Microsoft's holistic approach to the Windows platform will bring people to Windows Phone, just as Windows Phone will bring people to RT, Xbox to Windows 8, along with all the other combinations. But Microsoft can look beyond that, and use their online services such as Xbox Music to reach out to a new platform. Apple's platform.
Following the launch of Windows Phone 8, I had the chance to spend some time with the first smartphone announced as a WP8 device, the Samsung ATIV S. Both Nokia and HTC have been pushing their new handsets hard, while Samsung has been, well, focussing on the new Galaxy devices, running Android.
The big question, the thing everyone (around here) wants to know. How does the Nokia PureView 'phase 2' camera in the Windows Phone 8-powered Lumia 920 compare to that in the 'phase 1' camera unit in the Symbian-powered Nokia 808? In the seven comparisons below, Rafe and I try to answer the question, and throw in comparisons with the Lumia 900 and HTC One X camera at the same time, where appropriate. This feature represents our 'first look' at the 920 hardware - there will be formal review parts coming your way very shortly, including a broader look at its camera in all modes and settings.
For the last month, the Windows Phone 8 hardware has been on show, but until today the second half of the experience - the software - was not. The strategic choice to build up some silence and mystique has been discussed and disected over countless posts and podcasts on All About Windows Phone and beyond. The Windows Phone 8 launch needed to make the case for Windows Phone 8 to the consumer, to the media, and to the world. Did it?
Readers of this site already know all about live tiles and Microsoft's Modern user interface (UI). Until now, knowing this has almost been secret knowledge in a world full of iPhones and Android phones. With the release of Windows 8, though, that state of affairs is due to come to an end as anyone buying a new PC will have tiles put in front of them by default. In anticipation of the official release of Windows 8, we take a look beneath the surface, and ask what does all of this mean for Windows Phone?
The UK's first 4G network, Everything Everywhere (EE), has announced their pricing plans this morning, and it makes for some interesting reading. EE will be selling the Nokia Lumia 920 exclusively in the UK, and their pricing is going to have a notable impact on the fortune of Nokia's Windows Phone programme. Which makes their initial offering of £36/month for 500MB of data problematic for Windows Phone 8 in the UK.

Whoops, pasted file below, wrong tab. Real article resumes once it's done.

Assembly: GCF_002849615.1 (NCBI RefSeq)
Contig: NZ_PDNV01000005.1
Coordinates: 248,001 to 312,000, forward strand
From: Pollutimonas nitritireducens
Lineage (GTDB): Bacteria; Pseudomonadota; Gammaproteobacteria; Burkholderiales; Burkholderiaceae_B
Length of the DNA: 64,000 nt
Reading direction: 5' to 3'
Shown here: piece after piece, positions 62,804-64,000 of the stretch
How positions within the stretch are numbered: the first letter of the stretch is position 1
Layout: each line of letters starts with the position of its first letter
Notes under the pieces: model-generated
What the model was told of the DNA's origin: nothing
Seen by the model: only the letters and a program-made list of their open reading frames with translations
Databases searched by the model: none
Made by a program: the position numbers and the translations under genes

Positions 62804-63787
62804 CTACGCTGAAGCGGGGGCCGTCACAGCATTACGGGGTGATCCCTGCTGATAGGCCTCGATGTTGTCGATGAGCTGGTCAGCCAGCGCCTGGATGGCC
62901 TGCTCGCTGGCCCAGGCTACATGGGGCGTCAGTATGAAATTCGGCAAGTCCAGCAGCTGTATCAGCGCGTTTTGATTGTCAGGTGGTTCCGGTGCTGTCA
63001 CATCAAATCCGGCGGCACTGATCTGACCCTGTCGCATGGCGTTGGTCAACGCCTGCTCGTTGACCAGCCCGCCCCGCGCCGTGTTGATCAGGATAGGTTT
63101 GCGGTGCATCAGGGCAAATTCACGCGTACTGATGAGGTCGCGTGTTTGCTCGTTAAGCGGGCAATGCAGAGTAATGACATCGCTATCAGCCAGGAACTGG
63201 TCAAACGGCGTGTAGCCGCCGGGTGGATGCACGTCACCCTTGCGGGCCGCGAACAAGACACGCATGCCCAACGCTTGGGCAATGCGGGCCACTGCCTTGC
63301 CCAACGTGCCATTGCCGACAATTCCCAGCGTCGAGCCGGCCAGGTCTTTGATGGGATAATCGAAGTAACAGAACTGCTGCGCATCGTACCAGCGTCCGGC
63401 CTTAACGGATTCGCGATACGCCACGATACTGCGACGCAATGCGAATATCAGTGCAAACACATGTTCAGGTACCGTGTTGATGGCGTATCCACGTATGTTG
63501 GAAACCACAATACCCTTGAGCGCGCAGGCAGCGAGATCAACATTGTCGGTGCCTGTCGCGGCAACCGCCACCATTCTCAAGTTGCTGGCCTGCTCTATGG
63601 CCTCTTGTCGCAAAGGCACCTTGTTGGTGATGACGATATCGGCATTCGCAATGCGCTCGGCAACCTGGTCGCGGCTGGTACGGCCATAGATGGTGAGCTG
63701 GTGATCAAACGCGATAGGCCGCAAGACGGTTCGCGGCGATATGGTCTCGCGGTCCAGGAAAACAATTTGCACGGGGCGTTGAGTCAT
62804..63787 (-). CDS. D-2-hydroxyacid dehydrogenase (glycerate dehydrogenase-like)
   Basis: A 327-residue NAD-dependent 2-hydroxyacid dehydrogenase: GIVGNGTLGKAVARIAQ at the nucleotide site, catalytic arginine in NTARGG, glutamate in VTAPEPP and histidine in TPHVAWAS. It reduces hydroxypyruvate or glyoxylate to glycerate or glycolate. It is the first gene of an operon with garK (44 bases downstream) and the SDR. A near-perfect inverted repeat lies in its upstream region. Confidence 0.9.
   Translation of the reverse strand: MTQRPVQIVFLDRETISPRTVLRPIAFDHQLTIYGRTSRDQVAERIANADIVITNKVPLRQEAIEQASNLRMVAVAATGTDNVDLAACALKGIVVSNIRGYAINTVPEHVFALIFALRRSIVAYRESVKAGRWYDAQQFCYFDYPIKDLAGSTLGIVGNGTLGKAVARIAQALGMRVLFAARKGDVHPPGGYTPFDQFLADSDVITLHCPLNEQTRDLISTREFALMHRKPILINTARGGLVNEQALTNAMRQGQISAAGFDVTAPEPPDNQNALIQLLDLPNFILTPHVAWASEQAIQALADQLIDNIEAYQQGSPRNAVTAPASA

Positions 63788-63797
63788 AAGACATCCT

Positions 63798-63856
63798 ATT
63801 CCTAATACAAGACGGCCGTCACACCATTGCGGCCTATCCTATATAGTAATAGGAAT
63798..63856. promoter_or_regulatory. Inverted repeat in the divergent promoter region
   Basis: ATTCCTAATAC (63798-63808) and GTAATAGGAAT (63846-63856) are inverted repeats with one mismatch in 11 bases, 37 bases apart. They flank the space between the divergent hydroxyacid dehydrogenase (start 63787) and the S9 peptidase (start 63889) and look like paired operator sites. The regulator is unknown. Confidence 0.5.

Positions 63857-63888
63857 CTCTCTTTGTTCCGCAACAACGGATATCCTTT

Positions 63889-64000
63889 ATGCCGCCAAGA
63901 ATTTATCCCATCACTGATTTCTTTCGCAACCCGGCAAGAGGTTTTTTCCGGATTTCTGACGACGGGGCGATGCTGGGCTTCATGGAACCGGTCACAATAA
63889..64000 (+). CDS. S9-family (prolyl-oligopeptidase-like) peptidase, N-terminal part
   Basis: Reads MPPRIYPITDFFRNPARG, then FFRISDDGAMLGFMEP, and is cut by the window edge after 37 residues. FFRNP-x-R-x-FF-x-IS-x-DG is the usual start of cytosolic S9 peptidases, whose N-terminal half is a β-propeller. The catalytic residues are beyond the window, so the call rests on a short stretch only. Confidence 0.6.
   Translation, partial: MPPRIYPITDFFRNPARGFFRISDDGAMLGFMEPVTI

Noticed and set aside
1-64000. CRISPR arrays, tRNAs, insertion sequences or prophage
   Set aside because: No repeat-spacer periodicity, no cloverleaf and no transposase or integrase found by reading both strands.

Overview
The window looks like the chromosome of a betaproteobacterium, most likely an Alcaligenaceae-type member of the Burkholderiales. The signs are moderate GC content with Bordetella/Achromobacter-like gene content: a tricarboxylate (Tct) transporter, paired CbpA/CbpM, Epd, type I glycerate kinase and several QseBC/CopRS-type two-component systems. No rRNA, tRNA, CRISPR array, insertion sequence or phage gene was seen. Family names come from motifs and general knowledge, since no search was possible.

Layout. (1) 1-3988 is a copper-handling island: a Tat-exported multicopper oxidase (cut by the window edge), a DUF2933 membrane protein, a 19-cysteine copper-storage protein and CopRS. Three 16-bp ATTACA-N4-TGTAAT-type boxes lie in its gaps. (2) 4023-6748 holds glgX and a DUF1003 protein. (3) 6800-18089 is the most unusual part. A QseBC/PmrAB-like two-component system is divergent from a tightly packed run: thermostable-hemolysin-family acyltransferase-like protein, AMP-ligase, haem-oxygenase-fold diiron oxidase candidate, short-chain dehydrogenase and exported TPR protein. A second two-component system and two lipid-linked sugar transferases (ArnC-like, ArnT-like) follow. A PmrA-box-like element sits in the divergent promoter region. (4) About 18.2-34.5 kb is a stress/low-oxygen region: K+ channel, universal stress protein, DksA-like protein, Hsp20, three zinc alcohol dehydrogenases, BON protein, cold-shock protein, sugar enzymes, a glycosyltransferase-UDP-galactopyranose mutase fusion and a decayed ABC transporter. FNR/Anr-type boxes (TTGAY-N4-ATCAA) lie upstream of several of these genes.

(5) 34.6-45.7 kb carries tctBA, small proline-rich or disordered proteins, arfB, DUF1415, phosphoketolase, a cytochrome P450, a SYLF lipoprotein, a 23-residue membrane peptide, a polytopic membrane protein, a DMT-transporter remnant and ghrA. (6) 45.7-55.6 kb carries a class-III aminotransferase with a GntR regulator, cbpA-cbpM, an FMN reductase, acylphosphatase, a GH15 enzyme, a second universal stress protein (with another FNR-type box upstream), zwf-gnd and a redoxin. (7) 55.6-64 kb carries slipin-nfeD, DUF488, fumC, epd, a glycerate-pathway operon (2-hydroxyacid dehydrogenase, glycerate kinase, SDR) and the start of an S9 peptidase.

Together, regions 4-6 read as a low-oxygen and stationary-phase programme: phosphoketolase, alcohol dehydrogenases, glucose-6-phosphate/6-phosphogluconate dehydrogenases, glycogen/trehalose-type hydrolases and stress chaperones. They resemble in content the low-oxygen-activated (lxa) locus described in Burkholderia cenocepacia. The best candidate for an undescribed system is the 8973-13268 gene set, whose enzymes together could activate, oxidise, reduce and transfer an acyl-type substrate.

Whichever smartphone you're currently rocking or aspiring to, the chances are that there will be a certain amount of extra hardware that you'll find helps you get through the day, enhancing what the phone does and helping it do it for longer. Here, in a somewhat personal, though fairly cross-platform selection, I pick my top dozen smartphone accessories. Don't sneer at the back, I bet you get grabbed by a few of these too....
OneNote is Microsoft's cloud notetaking system, and is part of the Office 2010 suite. OneNote is also built into the Windows Phone Office Hub, allowing you to sync your notes via SkyDrive. If you've always taken OneNote for granted and never investigated its abilities in-depth, then stop to read our guide as we take you through all of the tips and tricks.
Following on from yesterday's news of Microsoft's new Xbox Music service, there's been some confusion on what this means to people with the Zune Music pass, the music subscription service that is built into Windows Phone 7 handsets. Microsoft have clarified the impact the updated service will have. The short answer is that nothing is going to change beyond the rebranding, but there are some points and limitations for people to take note of. In the long term, Microsoft seemed to have played a blinder with their music service.
I'll say one thing about the current round of handset/network leaks, it's making sure everyone knows that Windows Phone 8 is nearly here. Just this morning images of a purported Lumia 822 for the US network Verizon leaked, and it looks like the Lumia 810 is heading for T-Mobile USA. HTC's leak are reinforcing the idea that the Windows Phone 8X will be on every carrier in the US network. Assuming these are all true, that's two wildly different strategies at play, and the exciting news is that both strategies are right.